The allowance to live with a Canaanite maidservant stems from the servitude of the slave to his master. As an absolute slave, he must serve his master both by day and at night: by day through actual work, and at night by producing offspring who will eventually serve the master as well.

However, this is only the case if the person is truly and entirely subjugated to his master. In a case where he sold himself, he cannot be said to have no self-identity whatsoever, since his subjugation was self-imposed. It is only when he was sold through Beis Din, where he was never asked for his opinion on the matter, that he is indeed a slave through and through.

This is why Hashem forced Bnei Yisroel to receive the Torah. Yes, the Jews had surrendered themselves to Hashem in the greatest manner possible. But Hashem wanted our connection to Torah to be deeper than what one can accomplish alone. He wanted us to experience a total bitul, one that removes any and all trace of self.

This can help us understand a possuk in Parshas Behar: “For Bnei Yisroel are slaves to Me; they are My slaves whom I have taken out of Mitzrayim.” The wording here seems to be repetitive. After stating “For Bnei Yisroel are slaves to Me,” what is added by the words “they are My slaves”?

If the possuk were to have only stated “For Bnei Yisroel are slaves to Me,” we might have understood this to mean that they resolved to become Hashem’s slaves. The possuk therefore continues “they are My slaves”: the reason they are slaves is because Hashem subjugated them.

Joyful Coercion

How does this play itself out in actuality?

There is the Jew who has a geshmak in Torah and mitzvos; he enjoys and appreciates following a life of Torah. Then there is the Jew who doesn’t enjoy the mitzvos themselves, but he wants to be a good Jew, an ehrliche Yid. Being an eved of Hashem is something he accepts voluntarily.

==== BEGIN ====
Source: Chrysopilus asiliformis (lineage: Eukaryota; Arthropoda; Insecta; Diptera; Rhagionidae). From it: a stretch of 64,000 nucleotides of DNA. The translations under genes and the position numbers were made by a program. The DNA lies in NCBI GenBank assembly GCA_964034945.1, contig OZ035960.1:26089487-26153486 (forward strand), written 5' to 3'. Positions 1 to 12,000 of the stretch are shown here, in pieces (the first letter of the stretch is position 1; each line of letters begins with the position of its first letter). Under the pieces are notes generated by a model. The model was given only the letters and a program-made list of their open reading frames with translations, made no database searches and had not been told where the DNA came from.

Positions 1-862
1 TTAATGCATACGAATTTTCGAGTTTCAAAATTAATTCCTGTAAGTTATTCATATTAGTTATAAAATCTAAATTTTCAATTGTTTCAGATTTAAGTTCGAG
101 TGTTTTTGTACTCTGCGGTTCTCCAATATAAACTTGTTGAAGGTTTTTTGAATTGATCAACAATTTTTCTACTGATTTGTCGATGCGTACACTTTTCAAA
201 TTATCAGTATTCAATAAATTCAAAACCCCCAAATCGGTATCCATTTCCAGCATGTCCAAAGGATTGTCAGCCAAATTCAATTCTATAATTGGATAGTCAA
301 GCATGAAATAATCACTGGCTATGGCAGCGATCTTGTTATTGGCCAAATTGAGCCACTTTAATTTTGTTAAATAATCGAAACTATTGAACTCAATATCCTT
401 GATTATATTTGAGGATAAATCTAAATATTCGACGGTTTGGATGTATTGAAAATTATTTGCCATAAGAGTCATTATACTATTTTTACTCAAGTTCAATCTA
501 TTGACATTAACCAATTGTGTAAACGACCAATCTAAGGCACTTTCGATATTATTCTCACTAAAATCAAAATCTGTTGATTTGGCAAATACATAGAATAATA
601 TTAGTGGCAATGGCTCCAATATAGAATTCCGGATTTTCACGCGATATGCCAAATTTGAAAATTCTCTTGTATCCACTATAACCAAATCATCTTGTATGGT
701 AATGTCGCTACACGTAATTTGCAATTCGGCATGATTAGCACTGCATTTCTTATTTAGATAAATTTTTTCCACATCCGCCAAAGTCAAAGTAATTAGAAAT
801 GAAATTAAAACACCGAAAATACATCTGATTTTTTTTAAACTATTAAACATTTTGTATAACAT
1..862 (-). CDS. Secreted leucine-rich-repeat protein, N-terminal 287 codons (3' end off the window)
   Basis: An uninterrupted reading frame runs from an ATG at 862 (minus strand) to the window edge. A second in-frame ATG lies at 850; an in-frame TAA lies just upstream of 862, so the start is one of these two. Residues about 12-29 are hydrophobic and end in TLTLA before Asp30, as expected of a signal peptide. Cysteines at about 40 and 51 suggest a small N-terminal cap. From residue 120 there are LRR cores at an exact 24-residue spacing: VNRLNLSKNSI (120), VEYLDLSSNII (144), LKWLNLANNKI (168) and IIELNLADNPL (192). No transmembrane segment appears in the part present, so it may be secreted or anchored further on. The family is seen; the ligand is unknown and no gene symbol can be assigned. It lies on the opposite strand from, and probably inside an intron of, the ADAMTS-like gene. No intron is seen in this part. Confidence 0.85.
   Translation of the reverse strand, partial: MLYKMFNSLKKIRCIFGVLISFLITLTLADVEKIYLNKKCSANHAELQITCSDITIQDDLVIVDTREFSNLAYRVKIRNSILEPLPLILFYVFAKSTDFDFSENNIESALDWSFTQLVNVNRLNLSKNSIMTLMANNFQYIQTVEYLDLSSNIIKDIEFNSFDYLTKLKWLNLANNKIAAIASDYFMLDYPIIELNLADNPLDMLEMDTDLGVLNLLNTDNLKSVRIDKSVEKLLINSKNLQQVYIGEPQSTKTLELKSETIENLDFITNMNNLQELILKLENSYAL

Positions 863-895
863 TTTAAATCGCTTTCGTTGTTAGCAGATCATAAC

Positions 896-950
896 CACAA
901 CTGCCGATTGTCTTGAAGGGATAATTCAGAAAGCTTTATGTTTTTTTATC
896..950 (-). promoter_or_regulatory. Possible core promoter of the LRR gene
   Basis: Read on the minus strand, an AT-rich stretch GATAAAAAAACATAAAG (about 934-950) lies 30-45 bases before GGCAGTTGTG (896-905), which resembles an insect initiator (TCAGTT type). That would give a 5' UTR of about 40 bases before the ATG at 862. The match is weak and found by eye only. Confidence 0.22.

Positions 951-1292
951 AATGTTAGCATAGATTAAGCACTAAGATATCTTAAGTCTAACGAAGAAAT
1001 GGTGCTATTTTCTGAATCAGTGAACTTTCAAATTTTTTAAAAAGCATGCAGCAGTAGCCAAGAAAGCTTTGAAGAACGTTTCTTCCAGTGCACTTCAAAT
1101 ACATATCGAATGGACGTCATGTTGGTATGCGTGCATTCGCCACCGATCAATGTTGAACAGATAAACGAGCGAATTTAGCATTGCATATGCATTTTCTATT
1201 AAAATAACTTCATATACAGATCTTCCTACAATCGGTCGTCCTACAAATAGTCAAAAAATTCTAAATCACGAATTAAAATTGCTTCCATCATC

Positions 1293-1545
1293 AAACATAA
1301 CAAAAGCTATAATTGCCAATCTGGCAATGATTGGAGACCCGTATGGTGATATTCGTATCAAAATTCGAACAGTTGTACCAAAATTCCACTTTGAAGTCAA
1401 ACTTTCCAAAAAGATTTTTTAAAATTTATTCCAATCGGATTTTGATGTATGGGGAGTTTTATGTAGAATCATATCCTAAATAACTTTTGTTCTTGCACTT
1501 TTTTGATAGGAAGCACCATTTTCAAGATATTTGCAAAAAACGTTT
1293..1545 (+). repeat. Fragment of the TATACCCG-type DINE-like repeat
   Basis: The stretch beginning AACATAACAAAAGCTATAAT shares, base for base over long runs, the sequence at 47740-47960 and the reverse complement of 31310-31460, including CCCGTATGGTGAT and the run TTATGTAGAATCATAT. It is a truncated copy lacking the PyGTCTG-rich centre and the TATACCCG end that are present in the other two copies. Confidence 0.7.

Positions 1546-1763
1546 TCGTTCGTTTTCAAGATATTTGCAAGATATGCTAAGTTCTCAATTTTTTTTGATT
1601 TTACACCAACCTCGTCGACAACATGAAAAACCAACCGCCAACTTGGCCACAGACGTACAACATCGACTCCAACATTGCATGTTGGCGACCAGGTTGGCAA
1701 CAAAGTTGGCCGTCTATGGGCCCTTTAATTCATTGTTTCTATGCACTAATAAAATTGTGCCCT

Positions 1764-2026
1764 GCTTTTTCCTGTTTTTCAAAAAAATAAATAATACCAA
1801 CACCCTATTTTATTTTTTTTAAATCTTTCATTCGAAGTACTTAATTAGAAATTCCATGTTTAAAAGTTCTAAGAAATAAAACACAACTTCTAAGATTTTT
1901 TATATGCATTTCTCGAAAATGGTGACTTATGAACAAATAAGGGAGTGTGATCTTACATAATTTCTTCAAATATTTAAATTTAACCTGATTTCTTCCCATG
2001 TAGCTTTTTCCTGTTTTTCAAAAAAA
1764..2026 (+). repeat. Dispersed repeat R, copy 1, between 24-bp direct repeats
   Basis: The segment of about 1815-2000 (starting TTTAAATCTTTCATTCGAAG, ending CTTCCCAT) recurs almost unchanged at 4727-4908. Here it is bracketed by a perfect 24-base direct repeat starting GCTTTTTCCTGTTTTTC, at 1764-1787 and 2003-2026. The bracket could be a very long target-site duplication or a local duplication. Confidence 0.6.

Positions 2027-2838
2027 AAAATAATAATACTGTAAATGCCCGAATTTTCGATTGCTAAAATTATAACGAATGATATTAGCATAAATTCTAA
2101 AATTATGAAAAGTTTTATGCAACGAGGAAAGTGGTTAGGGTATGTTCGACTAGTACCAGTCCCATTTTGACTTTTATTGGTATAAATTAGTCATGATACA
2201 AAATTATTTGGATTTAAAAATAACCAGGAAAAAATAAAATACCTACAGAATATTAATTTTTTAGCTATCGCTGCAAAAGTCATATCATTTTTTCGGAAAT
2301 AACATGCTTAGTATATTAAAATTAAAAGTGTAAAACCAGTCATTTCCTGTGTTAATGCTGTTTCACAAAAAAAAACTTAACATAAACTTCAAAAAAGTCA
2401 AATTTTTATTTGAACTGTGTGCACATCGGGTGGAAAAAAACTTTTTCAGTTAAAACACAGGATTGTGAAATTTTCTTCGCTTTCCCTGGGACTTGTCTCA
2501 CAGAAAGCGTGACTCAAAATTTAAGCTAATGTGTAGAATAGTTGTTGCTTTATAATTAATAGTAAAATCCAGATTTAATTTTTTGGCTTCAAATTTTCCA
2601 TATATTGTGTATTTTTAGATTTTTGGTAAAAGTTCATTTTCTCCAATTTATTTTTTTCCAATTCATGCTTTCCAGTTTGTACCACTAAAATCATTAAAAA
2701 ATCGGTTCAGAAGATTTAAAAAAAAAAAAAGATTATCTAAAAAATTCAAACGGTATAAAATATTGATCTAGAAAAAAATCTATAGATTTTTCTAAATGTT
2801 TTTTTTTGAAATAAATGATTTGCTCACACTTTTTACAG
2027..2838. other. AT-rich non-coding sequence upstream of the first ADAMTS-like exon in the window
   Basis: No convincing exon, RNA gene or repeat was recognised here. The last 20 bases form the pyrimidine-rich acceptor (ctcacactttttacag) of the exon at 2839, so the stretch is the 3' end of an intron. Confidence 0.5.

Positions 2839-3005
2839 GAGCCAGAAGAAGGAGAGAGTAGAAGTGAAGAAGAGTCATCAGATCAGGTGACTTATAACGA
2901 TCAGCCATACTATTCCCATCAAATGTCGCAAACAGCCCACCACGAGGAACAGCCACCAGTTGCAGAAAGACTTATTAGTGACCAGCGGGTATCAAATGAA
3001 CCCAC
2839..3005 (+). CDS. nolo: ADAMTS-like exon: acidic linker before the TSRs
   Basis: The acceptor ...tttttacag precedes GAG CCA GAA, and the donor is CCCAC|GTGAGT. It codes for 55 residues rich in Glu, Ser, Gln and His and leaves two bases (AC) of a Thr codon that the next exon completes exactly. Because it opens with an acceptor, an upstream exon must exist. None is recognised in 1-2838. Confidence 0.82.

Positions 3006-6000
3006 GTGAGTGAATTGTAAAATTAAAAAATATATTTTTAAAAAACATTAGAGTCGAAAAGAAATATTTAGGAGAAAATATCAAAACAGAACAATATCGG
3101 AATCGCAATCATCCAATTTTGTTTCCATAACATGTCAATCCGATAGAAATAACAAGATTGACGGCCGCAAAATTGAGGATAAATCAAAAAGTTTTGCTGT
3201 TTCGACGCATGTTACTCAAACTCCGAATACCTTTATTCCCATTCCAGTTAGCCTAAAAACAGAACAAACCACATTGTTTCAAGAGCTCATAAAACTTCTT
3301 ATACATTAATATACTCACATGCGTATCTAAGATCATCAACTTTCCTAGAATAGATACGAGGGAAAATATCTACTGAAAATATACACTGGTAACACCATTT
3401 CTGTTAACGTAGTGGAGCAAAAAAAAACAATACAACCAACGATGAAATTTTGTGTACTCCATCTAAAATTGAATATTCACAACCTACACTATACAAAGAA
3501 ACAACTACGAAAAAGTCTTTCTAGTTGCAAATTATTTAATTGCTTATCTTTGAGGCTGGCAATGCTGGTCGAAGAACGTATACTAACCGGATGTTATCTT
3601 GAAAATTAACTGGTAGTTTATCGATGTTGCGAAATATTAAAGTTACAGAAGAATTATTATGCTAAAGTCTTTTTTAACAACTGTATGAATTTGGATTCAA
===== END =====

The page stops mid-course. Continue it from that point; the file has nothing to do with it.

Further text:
But then there is the Jew who doesn’t even want to be Hashem’s slave. If it were up to him, he would go elsewhere, chas veshalom. Yet, there is something that does not let him leave. He feels a force pushing him to stay. This is Har Sinai being held over him; it is Hashem forcing him to stay connected.

We know that avodas Hashem must be done with simcha. Now, it is understandable how a person who enjoys performing mitzvos can do them joyfully. Even someone who does not actually enjoy them but wants to be Hashem’s eved can also do them with simcha, since ultimately he is the one who chose to be an eved. But how can someone who is being forced to remain be expected to serve Hashem happily?!

The fact that we are being forced to serve Hashem is not a nebach. To the contrary, Atah bechartanu mikol ho’amim—Hashem chose us and wants us to be connected to Him in the strongest manner possible, and he therefore does not give us the option of choosing otherwise. Reflecting on this and realizing that this is the greatest privilege possible will enable us to gladly and joyfully accept the yoke we have no choice but to accept.

For further study see ד"ה רני ושמחי תשכ"ז (סה"מ מלוקט אדר-סיון) ובהערות 27, 28, 32.